Phantom Pregnancy: A Psychotic Symptom Of Mental Illness Convincing Self Of Being Pregnant?

By Grace Jones, Parent Herald January 03, 04:10 am

The delusion of pregnancy is not Phantom pregnancy, which is a psychotic symptom in mentally unstable women. Despite not having any physical evidence, the belief continues. The hypothalamus is involved in the neuroendocrine processes that allow for the condition to exist.

The working reproductive organs can be disrupted by hormonal alteration that can suppress the menstrual cycle. Prolactin and luteinizing hormone can be raised, and the pulsatile secretion method becomes exaggerated as a result. Being distressed from losing a highly expected pregnancy is a trigger for Phantom pregnancy. 

Women who are prone to the condition are those who cannot conceive despite resorting to various fertility methods for a prolonged period. Their non-psychotic counterparts can experience galactorrhea, which is pregnancy illusion. This is common among jilted loves and women who had a miscarriage, as well as drug users with increased prolactin levels, as per News Medical Life Science.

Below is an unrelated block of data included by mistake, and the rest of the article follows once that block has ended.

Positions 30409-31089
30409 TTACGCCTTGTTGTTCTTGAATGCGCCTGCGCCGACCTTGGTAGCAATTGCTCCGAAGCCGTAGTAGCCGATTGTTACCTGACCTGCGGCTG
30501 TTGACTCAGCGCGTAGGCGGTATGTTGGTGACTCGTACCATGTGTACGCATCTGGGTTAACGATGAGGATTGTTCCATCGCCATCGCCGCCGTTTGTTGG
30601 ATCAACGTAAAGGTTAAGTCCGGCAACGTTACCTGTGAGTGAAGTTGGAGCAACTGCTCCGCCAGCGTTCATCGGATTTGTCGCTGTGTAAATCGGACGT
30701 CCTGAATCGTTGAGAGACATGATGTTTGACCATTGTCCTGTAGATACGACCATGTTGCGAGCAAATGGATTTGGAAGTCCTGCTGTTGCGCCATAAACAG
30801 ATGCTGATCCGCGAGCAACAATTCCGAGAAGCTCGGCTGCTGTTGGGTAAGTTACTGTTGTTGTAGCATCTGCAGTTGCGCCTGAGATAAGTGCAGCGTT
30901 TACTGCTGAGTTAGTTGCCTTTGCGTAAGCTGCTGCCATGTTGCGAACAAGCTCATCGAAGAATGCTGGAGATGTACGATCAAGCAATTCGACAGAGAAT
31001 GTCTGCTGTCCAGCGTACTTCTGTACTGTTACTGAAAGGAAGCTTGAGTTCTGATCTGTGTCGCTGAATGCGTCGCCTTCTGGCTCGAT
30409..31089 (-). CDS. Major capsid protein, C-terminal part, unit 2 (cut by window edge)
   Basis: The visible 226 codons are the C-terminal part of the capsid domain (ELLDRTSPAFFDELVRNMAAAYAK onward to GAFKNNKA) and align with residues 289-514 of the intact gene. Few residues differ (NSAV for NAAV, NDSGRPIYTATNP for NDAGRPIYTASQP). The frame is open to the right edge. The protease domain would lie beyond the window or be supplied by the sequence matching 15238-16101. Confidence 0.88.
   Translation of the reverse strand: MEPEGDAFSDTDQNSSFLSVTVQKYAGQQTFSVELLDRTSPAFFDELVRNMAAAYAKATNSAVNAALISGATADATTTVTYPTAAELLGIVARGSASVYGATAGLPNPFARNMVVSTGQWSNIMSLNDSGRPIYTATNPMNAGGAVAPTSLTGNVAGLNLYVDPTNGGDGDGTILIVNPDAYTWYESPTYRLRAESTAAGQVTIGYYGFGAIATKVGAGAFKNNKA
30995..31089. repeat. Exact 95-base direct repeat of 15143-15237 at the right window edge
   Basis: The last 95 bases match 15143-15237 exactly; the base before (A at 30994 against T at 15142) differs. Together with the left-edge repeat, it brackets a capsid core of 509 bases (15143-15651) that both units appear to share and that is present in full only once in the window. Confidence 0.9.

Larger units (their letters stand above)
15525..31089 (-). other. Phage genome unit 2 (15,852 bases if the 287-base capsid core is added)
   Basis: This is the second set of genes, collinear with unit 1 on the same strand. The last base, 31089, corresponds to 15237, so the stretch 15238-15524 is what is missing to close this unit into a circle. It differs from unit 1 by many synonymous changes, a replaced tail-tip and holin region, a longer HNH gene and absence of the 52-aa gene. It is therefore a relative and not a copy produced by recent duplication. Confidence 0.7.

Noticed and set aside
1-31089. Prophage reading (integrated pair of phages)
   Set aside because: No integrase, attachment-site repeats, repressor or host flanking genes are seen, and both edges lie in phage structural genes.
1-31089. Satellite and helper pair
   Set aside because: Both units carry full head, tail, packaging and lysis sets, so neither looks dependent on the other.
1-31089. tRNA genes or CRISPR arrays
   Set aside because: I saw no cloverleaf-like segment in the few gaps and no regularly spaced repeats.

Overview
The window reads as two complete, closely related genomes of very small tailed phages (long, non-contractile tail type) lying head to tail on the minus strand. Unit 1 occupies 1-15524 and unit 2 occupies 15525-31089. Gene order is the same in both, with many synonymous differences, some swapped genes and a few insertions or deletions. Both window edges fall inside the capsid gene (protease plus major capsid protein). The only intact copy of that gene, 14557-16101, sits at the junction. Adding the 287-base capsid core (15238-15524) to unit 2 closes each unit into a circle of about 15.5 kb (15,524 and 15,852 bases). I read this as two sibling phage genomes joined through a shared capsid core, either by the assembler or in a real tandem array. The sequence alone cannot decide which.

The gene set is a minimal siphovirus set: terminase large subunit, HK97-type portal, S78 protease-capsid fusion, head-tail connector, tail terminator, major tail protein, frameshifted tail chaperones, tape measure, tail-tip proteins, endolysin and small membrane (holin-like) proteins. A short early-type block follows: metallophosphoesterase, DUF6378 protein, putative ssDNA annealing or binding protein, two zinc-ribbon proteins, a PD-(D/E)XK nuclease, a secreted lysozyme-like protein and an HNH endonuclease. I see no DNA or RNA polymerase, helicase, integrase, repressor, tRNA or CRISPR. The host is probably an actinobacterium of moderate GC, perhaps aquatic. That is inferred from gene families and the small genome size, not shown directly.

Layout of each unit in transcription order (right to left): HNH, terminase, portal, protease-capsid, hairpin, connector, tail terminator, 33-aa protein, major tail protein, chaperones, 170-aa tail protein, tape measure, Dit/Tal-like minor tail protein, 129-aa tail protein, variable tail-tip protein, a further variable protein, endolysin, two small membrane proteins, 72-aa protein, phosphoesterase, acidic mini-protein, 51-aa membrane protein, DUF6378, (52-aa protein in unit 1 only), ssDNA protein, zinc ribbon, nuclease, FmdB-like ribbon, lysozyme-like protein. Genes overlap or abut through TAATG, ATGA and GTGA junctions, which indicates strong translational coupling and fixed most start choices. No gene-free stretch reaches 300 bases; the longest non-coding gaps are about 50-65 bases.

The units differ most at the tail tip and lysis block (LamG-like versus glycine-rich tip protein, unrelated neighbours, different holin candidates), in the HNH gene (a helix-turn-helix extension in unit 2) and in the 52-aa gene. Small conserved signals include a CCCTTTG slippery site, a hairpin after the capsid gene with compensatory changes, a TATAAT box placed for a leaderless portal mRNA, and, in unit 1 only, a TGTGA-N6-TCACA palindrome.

Socioeconomic status also plays a role in developing Phantom pregnancy. Being powerless and insecure in a relationship after a deep sense of loss made such women fragile to it. The connection between the reproductive system and the mind is the root of the condition, initiated by hormonal aberrations. Desperately wanting to be pregnant, fear of it, infertility, repeated abortions and relationship failures contribute to the situation.

Nausea, abdominal enlargement or pelvic contractions can be experienced not because of pregnancy but due to the underlying disease or medication side effects. Perimenopausal symptoms, Galactorrhea, Bronchogenic Carcinoma are some conditions that cause pregnancy-like symptoms. Bloating is often caused by oral contraceptives

False pregnancy, which is also called pseudocyesis, can also be experienced by men. The related phenomenon is known as couvade or sympathetic pregnancy. The symptoms are likely the same as their pregnant partners, including weight gain, nausea and some backaches that feel like pelvic pressures, according to WebMD.

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